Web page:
Tag Archives: Jonathan Strange and Mr. Norrell

Four Book Reviews

When I opened up this page, I had no idea if I’d written anything this morning. I think I tackled my Zahnie story and managed about 50 words before I went to look up the birth date of a relative, and that got my focus out of hand. I did genealogy for the next 3 1/2 hours. I’m nothing if not distractable.

So now its 10:45 PM, a full 15 hours since I sat down to write, and I discovered I had very little to say. To get my 750 words captured, I decided to write down a few thoughts about the books I’d read recently.

Cassandra Clare. City of Bones. Mortal Instruments; Book 1. A teenage girl becomes embroiled with a group of Shadow Hunters, monster fighters. A truly uninspired plot. Predictable at every moment. The protagonist was uninspiring and bland. The protagonist’s love interest: well, let’s just say that the relationship turned very Luke-and-Leia at the end. How horrible was the plot? There was even a “Leia, I am your father. Search yourself–you know it to be true” moment between the main character and the antagonist. She was betrayed by her mentor/teacher. I saw all Clare’s plot twists several chapters before they happened. There was tons of humor about bad cooking and bad poetry and teenage angst. It all fell flat. She does manage to write LGBT couples with without batting an eye. She treats romantic relationships with an extremely heavy hand. I won’t be reading the second, or fifth, or even the 6th book in the series. I know this cast of characters have become extremely popular. I know of a person who actually changed their name (the protagonist is called Clary, short for Clarissa) because she loved the Mortal Instruments books so much. Maybe I’m being too harsh. But this book seems to be a creepy excited fangirl overreaction. Kick me if I ever change my name because I loved a book too much. 1 star of 5.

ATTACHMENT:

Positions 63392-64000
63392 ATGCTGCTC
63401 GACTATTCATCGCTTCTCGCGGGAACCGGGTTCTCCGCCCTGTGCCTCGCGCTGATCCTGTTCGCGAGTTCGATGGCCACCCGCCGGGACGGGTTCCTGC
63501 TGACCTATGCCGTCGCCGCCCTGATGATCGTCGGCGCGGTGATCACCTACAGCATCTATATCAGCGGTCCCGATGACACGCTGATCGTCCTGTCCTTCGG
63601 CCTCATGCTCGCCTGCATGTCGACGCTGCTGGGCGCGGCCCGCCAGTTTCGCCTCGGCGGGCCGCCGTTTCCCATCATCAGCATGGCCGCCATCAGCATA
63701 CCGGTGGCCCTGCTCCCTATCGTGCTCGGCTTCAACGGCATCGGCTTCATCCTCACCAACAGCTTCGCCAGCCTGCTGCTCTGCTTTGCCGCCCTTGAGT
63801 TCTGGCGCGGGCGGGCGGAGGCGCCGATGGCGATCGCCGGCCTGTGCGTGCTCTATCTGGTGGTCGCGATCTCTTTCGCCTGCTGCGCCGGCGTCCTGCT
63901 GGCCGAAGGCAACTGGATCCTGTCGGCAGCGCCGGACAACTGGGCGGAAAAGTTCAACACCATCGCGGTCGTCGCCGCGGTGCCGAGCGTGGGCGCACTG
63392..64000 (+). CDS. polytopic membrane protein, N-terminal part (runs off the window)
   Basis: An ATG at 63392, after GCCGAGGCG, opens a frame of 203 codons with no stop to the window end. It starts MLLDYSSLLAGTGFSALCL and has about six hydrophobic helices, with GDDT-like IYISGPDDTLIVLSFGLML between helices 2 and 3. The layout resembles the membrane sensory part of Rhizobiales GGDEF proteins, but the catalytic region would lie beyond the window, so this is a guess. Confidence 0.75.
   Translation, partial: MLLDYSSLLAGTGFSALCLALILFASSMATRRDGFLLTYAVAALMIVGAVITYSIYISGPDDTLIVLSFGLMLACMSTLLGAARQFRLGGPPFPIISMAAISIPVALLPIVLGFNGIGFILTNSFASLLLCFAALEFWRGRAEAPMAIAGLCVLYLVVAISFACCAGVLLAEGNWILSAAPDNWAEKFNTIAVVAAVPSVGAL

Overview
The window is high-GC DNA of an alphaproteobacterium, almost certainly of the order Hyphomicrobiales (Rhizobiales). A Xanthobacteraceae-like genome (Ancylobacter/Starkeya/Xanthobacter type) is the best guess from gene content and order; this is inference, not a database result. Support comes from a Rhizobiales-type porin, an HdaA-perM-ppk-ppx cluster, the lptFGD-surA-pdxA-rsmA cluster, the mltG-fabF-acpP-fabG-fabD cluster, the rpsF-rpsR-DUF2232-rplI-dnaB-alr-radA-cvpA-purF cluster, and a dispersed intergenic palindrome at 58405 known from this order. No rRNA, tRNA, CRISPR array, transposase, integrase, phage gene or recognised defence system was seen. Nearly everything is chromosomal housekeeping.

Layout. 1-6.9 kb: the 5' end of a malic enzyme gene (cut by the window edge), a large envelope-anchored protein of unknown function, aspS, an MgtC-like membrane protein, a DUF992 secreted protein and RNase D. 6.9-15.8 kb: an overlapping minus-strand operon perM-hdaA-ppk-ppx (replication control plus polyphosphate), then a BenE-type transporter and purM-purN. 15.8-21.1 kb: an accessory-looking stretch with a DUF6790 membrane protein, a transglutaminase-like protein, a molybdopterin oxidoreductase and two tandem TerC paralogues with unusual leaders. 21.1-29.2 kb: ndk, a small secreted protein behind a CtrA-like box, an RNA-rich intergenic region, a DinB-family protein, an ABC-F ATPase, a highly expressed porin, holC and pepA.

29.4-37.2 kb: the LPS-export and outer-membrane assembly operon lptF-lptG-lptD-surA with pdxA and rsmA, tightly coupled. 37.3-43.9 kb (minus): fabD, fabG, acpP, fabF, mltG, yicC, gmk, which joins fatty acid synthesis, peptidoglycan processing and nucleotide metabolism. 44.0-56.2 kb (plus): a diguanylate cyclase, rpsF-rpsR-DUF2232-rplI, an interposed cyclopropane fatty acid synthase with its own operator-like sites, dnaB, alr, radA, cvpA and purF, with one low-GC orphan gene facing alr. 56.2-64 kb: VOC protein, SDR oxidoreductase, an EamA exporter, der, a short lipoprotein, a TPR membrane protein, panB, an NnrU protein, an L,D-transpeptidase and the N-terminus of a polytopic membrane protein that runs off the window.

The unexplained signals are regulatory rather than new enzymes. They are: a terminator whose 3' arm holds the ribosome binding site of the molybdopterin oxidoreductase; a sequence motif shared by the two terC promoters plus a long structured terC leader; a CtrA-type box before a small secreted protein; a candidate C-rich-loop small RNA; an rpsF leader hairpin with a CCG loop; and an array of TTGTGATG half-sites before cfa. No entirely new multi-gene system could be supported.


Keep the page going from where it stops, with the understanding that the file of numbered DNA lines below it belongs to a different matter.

Susanna Clarke. Jonathan Strange and Mr. Norrell. This book is all about English magic, which has disappeared and two magicians who are bringing the magic back. It reads like a period piece written by Jane Austen, but with extra snark. The book had a fun sardonic tone throughout. The primary characters are cool. Even the minor characters are interesting. She injects anecdotes and stories about magic users that are comical throughout the novel. There are also characters pulled through real history: Duke Wellington. Napoleon. Lord (prime minister) Liverpool. Crazy King George III. The system of magic is interesting. Faeries are not the fun, fluttery kind. They are mysterious and scary as hell. Clarke’s book is part alternate history, part drawing-room novel, and part faerie tale. Brilliant, funny, readable from beginning to end. You never know what the plot will bring from one moment to the next. Entirely original. 5 Stars of 5.

Victoria Aveyard. Red Queen. In this book’s world, there are two kinds of people: Reds and Silvers. The Reds live in perpetual slave status to the socially superior Silvers. Silvers have magic powers (and silver blood; thus their name). The story is about one Red girl who is thrust into the middle of Silver Court society. The book is very good. The climax was fantastic. I blasted through the final 2 hours. I was taken along for the ride, hating the bad guys, just like the author hoped. There was a betrayal at the end, which propelled us into the final third of the book. I saw it coming from early on, even though there was no mention of it. This made me simultaneously upset, because she should have given the reader an indication this would happen , or possibly because I saw it coming so far in advance. The characters are compelling, and Red Queen has possibly cleared the way for a romance in a sequel. I don’t know; maybe a sequel has been written already. 4 Stars of 5.